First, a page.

Weird-Noir 

In true B-programmer form, let's run through each with sterling efficiency:

Girl on the Run (1953)
This may be the only noir set at a carnival with a burlesque show featuring a tummy-rifiic dancer in a Catwoman mask. In fact, I'm counting on it. Cops are there searching for Bill Martin (Richard Coogan, TV's Captain Video), a reporter suspected of killing his boss. He didn't and gets help from his "best girl, Janet" (Rosemary Pettit). The carnival is not only a keen place to hide, but makes the ginchiest of backdrops for a crime tale, what with a cigar-smoking midget, then-saucy striptease sequences, an animatronic clown whose laughs will haunt your nightmares, and boxing footage featuring "Bat Milligan, the champion of Oklahoma."

The Naked Road (1959)
I think we're supposed to see the ad exec Bob Walker (Paul Judson, in his film debut and swan song) as some sort of hero for rescuing the heroine at the end, but he's soooo sleazy. In the beginning, he's paid homely model Gay Andrews (Jeanne Rainer, TV's Dr. Kildare) a whole $100 to appear in an ad for him, then expects her to put out. Well, she does kind of lead him on, judging from this exchange as they make out in the married man's car:

Bob: "Do you really like me? You know, uh, there are a lot less expensive places and somewhat more comfortable to neck than in this Cadillac."
Gay: "I … I like the feel of this leather upholstery."
Bob: "Yeah, it is nice … but it's not like a motel."
Gay: "A motel?"
Bob: "Yeah. Why, what are we? A couple of high school kids?"

Shortly thereafter, a blue-balled Bob is pulled over for speeding, taken to a justice of the peace, but doesn't haven't the dough on him to pay the fine, so he leaves Gay as collateral while he goes to get some cash. This allows her to be kidnapped by a pie-hungry man eager to enroll her in a sex-slavery ring. The virginal girl even agrees when he promises she only has to stay in it for a year. Lousy dames!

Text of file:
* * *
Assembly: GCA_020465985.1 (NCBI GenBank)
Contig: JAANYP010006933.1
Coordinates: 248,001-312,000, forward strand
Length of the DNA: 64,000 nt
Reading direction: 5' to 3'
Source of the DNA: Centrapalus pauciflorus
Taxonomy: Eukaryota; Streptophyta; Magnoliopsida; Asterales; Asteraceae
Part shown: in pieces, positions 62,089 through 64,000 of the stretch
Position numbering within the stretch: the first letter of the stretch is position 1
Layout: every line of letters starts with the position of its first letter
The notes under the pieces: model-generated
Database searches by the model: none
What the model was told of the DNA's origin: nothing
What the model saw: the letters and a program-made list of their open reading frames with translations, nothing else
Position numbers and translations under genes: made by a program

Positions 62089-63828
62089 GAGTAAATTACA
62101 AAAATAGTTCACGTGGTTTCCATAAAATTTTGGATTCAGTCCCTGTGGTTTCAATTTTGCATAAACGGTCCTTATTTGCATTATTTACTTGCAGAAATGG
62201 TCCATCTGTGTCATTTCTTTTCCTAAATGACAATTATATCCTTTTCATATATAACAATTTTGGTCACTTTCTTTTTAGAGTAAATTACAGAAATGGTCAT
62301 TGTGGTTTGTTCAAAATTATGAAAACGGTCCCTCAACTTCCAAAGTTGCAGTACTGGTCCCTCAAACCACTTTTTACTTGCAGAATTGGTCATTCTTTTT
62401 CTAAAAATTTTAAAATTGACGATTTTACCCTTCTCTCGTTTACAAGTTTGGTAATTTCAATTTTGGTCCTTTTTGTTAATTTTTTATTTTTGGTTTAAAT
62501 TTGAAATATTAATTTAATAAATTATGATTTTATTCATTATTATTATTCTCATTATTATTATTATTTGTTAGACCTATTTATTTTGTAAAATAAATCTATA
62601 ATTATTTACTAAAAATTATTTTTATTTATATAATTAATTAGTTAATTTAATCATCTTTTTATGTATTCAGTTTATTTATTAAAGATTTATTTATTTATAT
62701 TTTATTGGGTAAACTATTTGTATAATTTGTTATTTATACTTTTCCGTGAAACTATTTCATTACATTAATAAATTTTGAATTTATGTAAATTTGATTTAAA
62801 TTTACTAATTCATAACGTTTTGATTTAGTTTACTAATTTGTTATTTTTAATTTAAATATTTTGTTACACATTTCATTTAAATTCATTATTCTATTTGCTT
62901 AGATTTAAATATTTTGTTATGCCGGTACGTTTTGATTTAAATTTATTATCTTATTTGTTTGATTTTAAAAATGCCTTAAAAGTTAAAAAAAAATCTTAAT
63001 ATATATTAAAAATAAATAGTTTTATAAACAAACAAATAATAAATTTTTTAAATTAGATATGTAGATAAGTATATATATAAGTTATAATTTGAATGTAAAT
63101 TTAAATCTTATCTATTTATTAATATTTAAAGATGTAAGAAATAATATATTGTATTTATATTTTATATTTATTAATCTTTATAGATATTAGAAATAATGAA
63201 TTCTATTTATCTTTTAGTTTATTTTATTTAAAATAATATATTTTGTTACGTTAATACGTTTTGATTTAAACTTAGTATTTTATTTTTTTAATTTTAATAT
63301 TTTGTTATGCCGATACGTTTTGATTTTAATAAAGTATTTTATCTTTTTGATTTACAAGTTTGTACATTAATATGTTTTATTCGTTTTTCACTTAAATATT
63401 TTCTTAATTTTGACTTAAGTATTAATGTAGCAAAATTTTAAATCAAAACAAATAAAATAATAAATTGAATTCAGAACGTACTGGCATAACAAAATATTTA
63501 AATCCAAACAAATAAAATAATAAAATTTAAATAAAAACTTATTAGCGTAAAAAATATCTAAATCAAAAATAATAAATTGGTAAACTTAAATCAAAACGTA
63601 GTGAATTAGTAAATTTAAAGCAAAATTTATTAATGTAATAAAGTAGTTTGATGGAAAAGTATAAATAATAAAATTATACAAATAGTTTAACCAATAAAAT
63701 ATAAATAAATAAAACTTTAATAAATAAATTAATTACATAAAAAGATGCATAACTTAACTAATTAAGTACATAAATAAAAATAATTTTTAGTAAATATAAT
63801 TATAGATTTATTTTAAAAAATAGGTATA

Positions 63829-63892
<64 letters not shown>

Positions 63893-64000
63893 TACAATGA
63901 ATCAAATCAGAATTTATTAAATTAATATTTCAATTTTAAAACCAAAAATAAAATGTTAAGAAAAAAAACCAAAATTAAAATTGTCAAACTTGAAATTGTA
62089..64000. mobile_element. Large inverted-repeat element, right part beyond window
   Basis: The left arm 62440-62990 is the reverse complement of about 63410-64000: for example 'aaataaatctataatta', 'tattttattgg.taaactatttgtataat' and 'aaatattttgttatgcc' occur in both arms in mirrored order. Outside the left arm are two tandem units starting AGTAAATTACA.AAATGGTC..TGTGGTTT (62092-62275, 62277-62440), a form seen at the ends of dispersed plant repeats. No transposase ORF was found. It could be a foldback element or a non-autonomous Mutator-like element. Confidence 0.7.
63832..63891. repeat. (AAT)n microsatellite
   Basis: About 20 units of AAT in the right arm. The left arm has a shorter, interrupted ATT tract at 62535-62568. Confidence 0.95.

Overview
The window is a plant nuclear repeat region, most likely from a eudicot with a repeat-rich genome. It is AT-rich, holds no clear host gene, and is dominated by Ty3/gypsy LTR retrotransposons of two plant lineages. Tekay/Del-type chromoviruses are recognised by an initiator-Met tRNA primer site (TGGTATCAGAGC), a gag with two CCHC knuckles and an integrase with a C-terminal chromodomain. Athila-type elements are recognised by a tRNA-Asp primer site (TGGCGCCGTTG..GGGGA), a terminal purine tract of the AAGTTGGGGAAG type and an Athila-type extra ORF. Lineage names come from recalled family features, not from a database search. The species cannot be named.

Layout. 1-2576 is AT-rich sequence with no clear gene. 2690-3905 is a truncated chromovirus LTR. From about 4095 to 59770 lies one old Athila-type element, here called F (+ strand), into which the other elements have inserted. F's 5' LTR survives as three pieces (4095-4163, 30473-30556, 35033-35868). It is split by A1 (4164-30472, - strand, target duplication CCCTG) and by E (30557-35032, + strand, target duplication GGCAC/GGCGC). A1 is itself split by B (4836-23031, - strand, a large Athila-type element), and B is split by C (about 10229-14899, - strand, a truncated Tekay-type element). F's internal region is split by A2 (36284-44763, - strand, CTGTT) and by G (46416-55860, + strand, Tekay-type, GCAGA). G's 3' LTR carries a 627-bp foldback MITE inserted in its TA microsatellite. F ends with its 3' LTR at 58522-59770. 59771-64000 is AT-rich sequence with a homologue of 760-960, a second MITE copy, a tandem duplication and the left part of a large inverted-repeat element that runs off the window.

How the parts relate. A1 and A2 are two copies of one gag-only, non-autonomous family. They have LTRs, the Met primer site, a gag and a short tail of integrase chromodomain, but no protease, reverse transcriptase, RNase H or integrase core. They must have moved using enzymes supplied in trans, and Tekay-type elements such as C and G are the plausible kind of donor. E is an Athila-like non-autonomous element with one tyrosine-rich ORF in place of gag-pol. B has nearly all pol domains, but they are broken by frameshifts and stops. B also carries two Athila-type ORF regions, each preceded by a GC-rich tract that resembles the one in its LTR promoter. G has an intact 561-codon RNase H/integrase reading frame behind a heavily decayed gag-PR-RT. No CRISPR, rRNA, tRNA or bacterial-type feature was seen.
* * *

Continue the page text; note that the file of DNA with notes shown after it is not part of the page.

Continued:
The 7th Commandment (1961)
Never ever get a B.A. in public speaking from Radburn Extension College, because you'll have a near-fatal car crash on the night of your graduation. That's what happens to Ted Mathews (Jonathan Kidd, Macabre), who wanders away as an amnesiac and becomes Rev. Tad Morgan, a fire-and-brimstone preacher and faith healer. Some time later, the hussy he inadvertently left at the scene (Lyn Statten) aims to gets revenge for being saddled with the  drunk driving charge, tricks him into marriage and bosses him around: "Teddy, rub my feet." Lousy dames!

Fear No More (1961)
Never ever take a train from L.A. to San Fran, either, because odds are that a corpse will turn up in your choo-choo compartment, and you’ll be accused of committing the murder. Such is life for young Sharon (Mala Powers, 1950’s Cyrano de Bergerac), and no one believes her because she’s just been released from psychiatric care — no one except Paul (Jacques Bergerac, The Hypnotic Eye), and he almost doesn’t count, because his accent is so thick, he makes Arnold Schwarzenegger look like an English tutor by comparison. Dig its Saul Bass wannabe credits!

Fallguy (1962)
Not to be confused with that 1980s TV show starring Lee Majors and the bikini-clad breasts of Heather Thomas, Fallguy is the chintziest of the bunch, primarily because so much of it appears to be dubbed. It’s the story of a teenage boy, Sonny (Ed Dugan), accused of slaying a crime lord, as so many young people are wont to do. In this case, the deceased is King Monarch, boss of underworld syndicate, and Sonny claims the doctor (Don Alderette) did it. Neither Dugar nor Alderette had acted before, and it shows, and neither acted again, and you won’t question it. Dig its proto-Mad Men credits — not to mention ladies wrasslin’ in swimwear and loungewear. Cat fight!   

Stark Fear (1963)
Of the six flicks on Weird-Noir, this one enjoys the highest rating on IMDb. My fellow Oklahomans should see it for another reason, however: Most of it was shot in the Sooner State. And in case you need another, it stars B-movie queen Beverly Garland (It Conquered the World). We’ll have more on Stark Fear coming soon. In the meantime, just buy the damn disc, won’t you? —Rod Lott

Hey! Read This:
The Hypnotic Eye DVD review    
Macabre DVD review    

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Rod Lott

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